India has seen a 100 per cent surge in new Covid infections so far this month, with the test positivity rate (TPR) – a key marker for assessing the spread of an outbreak – recently hit 2.26. This has prompted fears of a fourth Covid wave sweeping the nation. Doctors say there’s no need to panic as no new worrisome variant has been found. But it’s time to mask and embrace Covid-19 appropriate behavior (CAB) and work to improve immunity, they warn. The HEALTH PIONIER reports
After a drop in Covid cases through mid-May, the coronavirus has gradually moved north less than a month after the country opened up after the third wave. This has raised fears of a fourth wave in the country, with some states like Maharashtra and Karnataka bringing back the mask mandate in public.
On June 11, India reported its highest number of daily cases in months, with 8,329 new Covid-19 cases and 10 deaths in the past 24 hours. While the total number of active cases stands at 40,370, the country recorded 4,216 recoveries. As of Friday, the country had reported 7,584 cases and 24 deaths.
Analysis of the data shows that cases have doubled in just 10 days, while the test positivity rate (TPR) – the number of positive cases from all tests conducted – has risen to 2.3 percent, the highest since February.
WHO Director-General Tedros Adhanom Ghebreyesus warned that the pandemic is not over yet. Tedros noted that 18 months after the first mass coronavirus vaccination programs began in rich countries, 68 countries still have 40% of their populations to protect.
While enough vaccines are now available, demand has fallen, he said. “The perception that the pandemic is over is understandable but misguided,” said the WHO chief. “A new and even more dangerous variant could emerge at any time, leaving large numbers of people unprotected.”
However, doctors in India are blaming Omicron subvariants for being behind the surge in Covid case numbers in the country. And since it’s naturally mild, don’t panic, they assured.
India has reported a gradual increase in coronavirus infections since mid-May, as BA.4 and BA.5 subvariants of the Omicron strain of SARS-CoV-2 entered the country.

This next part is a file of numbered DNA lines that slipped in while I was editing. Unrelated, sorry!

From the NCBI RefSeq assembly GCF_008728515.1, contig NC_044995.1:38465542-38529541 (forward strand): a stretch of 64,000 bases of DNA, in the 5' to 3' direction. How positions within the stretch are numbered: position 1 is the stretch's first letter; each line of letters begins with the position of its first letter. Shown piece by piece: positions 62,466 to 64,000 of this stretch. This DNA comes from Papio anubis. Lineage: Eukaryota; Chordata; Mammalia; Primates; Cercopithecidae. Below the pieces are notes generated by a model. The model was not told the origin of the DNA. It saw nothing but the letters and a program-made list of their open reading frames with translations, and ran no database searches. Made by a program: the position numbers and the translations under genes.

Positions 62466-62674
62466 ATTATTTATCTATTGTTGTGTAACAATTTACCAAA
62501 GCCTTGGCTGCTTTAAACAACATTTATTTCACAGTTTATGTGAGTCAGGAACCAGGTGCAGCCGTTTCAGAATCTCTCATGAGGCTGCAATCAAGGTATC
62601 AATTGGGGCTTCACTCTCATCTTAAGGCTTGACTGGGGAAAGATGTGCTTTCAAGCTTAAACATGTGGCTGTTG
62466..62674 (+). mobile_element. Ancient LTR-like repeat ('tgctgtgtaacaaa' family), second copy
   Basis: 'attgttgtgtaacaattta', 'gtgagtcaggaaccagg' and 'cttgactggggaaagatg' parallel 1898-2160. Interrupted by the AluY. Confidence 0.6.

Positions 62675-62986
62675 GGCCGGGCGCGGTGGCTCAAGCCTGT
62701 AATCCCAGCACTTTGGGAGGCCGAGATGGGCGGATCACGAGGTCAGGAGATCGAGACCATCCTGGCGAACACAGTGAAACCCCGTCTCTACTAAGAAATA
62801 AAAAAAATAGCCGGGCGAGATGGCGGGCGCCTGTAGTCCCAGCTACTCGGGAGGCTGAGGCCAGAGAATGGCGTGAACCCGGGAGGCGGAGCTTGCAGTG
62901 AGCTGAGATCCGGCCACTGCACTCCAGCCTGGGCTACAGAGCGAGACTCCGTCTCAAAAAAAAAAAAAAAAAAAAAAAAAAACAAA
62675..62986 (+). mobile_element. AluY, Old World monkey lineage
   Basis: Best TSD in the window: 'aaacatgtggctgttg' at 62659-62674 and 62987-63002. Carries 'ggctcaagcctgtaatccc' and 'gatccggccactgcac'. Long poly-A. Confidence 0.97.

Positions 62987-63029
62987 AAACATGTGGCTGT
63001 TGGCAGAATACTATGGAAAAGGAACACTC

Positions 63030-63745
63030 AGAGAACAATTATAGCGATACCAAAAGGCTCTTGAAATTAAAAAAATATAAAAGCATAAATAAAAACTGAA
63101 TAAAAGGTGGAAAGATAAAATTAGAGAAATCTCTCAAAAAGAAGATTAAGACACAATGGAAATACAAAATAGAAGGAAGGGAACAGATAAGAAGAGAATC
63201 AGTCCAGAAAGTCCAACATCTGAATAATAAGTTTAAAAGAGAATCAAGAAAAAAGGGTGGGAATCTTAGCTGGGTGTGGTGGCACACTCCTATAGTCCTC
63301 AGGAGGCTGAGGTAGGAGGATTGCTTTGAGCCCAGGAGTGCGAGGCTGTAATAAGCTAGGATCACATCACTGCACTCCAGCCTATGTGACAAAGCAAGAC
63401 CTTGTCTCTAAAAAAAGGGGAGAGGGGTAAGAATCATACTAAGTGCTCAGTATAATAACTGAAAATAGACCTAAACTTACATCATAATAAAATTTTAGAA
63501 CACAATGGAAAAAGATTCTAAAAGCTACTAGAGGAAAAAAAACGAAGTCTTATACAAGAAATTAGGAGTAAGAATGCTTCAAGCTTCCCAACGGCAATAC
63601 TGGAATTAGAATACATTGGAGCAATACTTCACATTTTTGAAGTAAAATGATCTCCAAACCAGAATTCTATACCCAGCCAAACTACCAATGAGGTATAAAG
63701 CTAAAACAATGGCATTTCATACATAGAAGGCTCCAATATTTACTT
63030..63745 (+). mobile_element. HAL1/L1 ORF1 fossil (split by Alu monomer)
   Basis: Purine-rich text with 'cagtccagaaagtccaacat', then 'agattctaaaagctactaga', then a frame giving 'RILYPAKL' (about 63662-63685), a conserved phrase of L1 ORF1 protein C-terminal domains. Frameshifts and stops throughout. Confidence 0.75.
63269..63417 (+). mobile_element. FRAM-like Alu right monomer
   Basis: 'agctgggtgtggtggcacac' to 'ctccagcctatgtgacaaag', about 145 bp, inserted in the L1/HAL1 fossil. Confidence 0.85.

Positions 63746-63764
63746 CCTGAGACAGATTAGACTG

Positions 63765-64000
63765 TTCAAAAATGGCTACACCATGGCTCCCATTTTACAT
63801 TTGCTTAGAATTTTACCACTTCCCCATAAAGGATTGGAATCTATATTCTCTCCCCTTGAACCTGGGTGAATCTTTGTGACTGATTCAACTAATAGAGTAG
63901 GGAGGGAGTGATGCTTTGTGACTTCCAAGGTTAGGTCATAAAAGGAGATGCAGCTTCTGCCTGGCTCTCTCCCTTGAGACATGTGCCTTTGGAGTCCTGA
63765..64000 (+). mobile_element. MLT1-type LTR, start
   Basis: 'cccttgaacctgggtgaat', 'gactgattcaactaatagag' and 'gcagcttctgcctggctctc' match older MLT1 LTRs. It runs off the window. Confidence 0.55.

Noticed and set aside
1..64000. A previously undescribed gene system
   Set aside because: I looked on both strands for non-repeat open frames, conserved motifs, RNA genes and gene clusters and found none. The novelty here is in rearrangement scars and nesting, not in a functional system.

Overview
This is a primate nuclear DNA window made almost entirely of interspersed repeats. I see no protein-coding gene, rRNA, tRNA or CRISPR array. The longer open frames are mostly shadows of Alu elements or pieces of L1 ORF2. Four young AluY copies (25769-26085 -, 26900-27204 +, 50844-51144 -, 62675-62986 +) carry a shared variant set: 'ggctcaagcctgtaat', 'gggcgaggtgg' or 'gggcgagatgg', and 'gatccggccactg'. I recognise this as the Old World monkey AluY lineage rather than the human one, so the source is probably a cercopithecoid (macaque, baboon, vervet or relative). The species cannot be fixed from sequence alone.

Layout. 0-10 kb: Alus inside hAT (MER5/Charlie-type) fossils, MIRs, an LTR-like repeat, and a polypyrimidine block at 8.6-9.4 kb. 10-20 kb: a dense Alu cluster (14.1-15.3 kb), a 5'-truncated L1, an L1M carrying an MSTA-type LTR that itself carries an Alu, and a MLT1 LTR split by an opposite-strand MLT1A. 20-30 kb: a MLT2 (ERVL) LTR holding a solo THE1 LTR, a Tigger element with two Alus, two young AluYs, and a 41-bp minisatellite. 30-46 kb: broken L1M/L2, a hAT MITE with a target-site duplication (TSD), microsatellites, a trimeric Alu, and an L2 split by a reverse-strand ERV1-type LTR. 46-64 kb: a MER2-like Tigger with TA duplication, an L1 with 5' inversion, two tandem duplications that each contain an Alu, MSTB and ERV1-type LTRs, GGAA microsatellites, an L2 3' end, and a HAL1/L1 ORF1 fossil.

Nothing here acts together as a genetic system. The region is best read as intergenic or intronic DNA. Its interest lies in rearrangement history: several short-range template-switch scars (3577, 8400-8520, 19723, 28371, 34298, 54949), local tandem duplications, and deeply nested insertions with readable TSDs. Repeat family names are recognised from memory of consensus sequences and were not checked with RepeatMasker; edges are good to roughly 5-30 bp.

The doctors explained that the ongoing rise in Covid-19 cases in some parts of the country should not be seen as the beginning of the fourth wave of the pandemic. Most people are protected by a previous infection and a high vaccination rate, they argue.
“It is wrong to say that the 4th wave is coming, we have to examine the data at the district level. A high number of cases in a few districts cannot be viewed as an even increase in cases across the country,” said Samiran Panda, ADG, Indian Council of Medical Research (ICMR).
“There is no reason to believe that the current surge in Covid-19 cases heralds the beginning of the fourth wave of the pandemic in the country,” said Dr. Sujeet Kumar Singh, director of the National Center for Disease Control, which leads India’s SARS-CoV-2 Genomic Surveillance (INSACOG) project, told a media outlet.
According to Singh, while the rise in cases may be due to the spread of subvariants BA.4 and BA.5 in several states, given India’s hybrid immunity after previous infection with other Omicron subs, it doesn’t mean much variant and high vaccination coverage.
dr NK Arora, head of the National Technical Advisory Group on Immunization’s Covid-19 working group, expressed similar views. “The rise in cases was the result of unbridled domestic and international travel by Indians after a long hiatus.” He dismissed fears that the country would be engulfed by the fourth wave. Mumbai has reported a sharp rise in cases in recent days. About 4,000 cases were recorded in the first five days of June – more than those reported for all of March and April and almost the same number as May.
“That’s because business and travel are getting back to normal and many people are being exposed to the virus,” Arora said.
He added that INSACOG’s monitoring so far has shown that there is no new variant in play, except for Omicron subvariants.
dr Rahul Bhargava of Fortis Hospital in Gurugram, Haryana called for a cautious approach. “These wave patterns will continue to affect humanity. We need a strategy by rapidly changing our daily lives, quickly reintroducing masks and social distancing into our lifestyles as cases increase.
“At the same time, we need robust genome monitoring to keep tabs on the emergence of new variants. Research must give us clear guidance on the frequency of Covid vaccination in the frontline and high-risk group,” he suggested.
As immunity became a buzzword during the Covid-19 pandemic, Dr. Tanuja Nesari, Director of the All India Institute of Ayurveda (AIIA), on the importance of holistic wellness in containing the virus and other infections. She emphasized the use of proven home remedies and Ayurvedic immunity herbs like Chyavanprasha, AYUSH Kwath and herbs like Tulsi leaf, crushed ginger and turmeric could be beneficial in developing overall immunity.
In this context, she cited the recovery of over 400 patients from Covid-19 at her institute through Ayurveda. Only 4% required integration with oxygen, she said.